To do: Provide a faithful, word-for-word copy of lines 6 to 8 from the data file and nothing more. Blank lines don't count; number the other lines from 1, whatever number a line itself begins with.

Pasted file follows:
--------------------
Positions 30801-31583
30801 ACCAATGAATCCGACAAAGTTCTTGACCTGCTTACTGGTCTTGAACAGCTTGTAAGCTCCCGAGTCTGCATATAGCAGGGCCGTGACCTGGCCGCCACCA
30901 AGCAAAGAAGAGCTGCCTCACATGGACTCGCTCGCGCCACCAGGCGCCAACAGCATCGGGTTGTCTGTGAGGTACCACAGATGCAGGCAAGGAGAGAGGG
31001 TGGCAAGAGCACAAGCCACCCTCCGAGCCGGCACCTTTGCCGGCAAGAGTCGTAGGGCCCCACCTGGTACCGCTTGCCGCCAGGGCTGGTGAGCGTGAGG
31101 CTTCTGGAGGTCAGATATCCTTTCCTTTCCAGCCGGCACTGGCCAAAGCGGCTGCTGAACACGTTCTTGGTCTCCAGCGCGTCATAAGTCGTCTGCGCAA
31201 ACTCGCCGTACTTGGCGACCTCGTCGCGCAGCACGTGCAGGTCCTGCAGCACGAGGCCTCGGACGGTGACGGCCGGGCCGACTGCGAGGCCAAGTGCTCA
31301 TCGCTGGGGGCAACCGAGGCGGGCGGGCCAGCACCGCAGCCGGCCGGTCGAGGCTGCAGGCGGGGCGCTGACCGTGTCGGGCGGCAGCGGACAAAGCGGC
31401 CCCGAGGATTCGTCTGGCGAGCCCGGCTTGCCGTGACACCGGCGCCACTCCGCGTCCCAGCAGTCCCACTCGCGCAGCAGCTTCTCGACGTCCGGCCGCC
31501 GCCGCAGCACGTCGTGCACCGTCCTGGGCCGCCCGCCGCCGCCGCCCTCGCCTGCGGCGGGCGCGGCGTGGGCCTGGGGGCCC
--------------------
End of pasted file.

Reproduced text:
31201 ACTCGCCGTACTTGGCGACCTCGTCGCGCAGCACGTGCAGGTCCTGCAGCACGAGGCCTCGGACGGTGACGGCCGGGCCGACTGCGAGGCCAAGTGCTCA
31301 TCGCTGGGGGCAACCGAGGCGGGCGGGCCAGCACCGCAGCCGGCCGGTCGAGGCTGCAGGCGGGGCGCTGACCGTGTCGGGCGGCAGCGGACAAAGCGGC
31401 CCCGAGGATTCGTCTGGCGAGCCCGGCTTGCCGTGACACCGGCGCCACTCCGCGTCCCAGCAGTCCCACTCGCGCAGCAGCTTCTCGACGTCCGGCCGCC